Neurobehavioural and Neurotoxic Effects of L-ascorbic Acid and L-tryptophan in Lead Exposed Rats
Background: Lead is an environmental toxicant, occupational and environmental exposures remain a serious problem in developing and industrializing countries
Objective: This study is designed to investigate the effects of L-ascorbic acid and L-tryptophan on the neurotoxicity and neurobehavioural alterations in lead exposed male Sprague Dawley rats.
Methods: Experimental animals were exposed to oral doses of lead (Pb), L-ascorbic acid, and L-tryptophan at 75mg/kg body weight, 40mg/kg body weight, and 20mg/kg body weight respectively, while control animals received 0.90% saline solution. Oral administration spanned for four weeks after which changes in neuro-behaviour, organ weight, blood deposition of Pb, brain serotonin, tryptophan and neuronal redox status were determined. Changes in organ weight, blood lead levels, neuro-behavioural characteristics, brain serotonin and tryptophan contents, and brain redox status were determined.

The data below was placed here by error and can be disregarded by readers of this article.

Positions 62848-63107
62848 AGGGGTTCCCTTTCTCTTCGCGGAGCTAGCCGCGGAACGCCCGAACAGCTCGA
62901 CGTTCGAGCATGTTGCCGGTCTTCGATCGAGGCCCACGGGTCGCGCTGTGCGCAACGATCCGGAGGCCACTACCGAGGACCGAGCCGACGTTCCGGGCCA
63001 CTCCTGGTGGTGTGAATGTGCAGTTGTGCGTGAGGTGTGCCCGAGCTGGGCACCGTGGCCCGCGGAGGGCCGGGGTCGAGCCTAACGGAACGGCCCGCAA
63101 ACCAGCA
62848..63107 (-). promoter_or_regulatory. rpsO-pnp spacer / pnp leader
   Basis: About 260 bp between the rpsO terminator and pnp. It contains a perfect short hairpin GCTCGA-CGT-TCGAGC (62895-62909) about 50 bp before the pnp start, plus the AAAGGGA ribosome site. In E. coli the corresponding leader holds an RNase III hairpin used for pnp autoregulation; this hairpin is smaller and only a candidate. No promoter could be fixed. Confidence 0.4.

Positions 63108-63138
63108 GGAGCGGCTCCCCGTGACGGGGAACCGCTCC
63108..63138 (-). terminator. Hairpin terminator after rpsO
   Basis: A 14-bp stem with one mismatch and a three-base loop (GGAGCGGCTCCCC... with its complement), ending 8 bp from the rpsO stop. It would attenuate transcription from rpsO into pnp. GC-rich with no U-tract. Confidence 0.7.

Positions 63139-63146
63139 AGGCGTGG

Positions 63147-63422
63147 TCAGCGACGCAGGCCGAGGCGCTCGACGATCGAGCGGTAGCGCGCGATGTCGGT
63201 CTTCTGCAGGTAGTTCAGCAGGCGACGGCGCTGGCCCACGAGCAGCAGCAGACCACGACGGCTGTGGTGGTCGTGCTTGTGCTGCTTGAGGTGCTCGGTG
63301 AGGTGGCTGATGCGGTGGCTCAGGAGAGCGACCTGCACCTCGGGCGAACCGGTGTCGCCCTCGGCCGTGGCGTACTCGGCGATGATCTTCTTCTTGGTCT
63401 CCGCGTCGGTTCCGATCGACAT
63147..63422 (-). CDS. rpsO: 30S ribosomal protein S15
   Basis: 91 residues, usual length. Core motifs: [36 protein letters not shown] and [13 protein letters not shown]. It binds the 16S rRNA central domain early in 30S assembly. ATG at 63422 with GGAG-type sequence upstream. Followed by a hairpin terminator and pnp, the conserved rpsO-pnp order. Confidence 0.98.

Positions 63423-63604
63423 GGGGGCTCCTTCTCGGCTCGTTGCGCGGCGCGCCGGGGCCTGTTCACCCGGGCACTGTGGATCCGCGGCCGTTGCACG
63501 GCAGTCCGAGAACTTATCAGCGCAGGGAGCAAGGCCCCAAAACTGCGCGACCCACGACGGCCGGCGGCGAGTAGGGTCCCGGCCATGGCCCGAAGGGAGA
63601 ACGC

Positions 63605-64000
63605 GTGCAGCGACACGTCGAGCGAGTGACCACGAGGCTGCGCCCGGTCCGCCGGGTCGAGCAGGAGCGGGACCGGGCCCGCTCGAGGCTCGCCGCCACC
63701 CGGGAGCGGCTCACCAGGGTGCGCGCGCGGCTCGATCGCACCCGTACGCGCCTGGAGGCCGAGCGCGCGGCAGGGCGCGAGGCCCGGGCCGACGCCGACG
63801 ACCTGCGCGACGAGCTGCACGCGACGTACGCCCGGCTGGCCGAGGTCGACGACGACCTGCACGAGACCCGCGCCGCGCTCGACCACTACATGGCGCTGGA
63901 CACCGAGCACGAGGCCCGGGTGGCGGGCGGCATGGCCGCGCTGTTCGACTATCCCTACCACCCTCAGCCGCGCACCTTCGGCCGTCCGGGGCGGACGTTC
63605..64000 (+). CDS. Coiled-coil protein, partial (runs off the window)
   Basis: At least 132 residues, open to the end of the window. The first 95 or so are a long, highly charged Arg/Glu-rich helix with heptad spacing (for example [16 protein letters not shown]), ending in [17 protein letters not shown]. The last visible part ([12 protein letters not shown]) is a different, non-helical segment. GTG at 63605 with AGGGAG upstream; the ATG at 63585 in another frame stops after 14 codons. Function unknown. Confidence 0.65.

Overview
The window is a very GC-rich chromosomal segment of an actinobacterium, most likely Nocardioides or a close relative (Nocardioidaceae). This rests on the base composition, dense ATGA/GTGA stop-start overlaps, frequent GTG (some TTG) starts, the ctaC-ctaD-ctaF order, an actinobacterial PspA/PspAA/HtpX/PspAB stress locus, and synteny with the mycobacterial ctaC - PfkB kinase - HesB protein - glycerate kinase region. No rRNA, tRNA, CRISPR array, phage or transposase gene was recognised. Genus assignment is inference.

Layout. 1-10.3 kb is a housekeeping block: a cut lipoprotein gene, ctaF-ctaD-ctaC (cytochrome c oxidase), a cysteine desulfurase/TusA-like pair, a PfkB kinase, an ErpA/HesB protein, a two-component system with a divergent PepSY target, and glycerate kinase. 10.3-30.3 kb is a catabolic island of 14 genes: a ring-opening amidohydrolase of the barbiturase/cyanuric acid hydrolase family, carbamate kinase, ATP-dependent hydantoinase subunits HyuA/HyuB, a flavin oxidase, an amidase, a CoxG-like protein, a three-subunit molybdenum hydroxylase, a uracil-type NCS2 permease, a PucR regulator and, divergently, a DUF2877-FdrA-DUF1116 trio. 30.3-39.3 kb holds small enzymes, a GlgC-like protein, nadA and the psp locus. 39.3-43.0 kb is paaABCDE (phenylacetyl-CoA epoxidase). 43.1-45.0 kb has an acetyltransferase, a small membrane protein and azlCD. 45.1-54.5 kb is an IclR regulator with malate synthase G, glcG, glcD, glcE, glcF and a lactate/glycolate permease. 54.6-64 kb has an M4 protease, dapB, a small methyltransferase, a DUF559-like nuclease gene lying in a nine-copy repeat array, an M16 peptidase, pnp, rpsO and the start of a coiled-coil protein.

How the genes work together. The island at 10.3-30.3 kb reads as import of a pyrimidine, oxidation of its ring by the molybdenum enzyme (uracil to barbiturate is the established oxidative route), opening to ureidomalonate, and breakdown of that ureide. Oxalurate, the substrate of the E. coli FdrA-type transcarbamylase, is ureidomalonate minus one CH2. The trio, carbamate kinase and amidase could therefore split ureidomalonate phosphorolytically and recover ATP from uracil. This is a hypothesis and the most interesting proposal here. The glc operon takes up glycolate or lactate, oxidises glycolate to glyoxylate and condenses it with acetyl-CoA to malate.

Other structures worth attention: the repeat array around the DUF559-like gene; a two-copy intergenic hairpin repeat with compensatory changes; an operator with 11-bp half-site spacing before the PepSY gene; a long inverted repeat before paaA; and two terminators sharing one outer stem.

Results: The results indicated that Pb exposure increased blood lead, organ-weight index, and behavioural signs of anxiety and aggression. The sub-chronic exposure to Pb also decreased brain serotonin, while causing oxidative stress by decreasing reduced glutathione levels, antioxidant enzyme activity and increasing lipid peroxidation and brain protein contents. L-ascorbic acid attenuated both Pb induced neuronal oxidative stress, and abnormalities in behaviour. But L-tryptophan ameliorated Pb altered neurobehaviour with no significant effect on Pb induced oxidative stress in the brain. Co-administration of L-ascorbic acid and L-tryptophan on Pb exposed rats showed a reversal in all indices assessed towards the physiological state of control.
Conclusion: This suggests that L-ascorbic and L-tryptophan can be used to compliment chelating therapy in lead neurotoxicity.
Keywords: Neurobehaviour, neurotoxicity, L-ascorbic acid, L-tryptophan, lead exposure.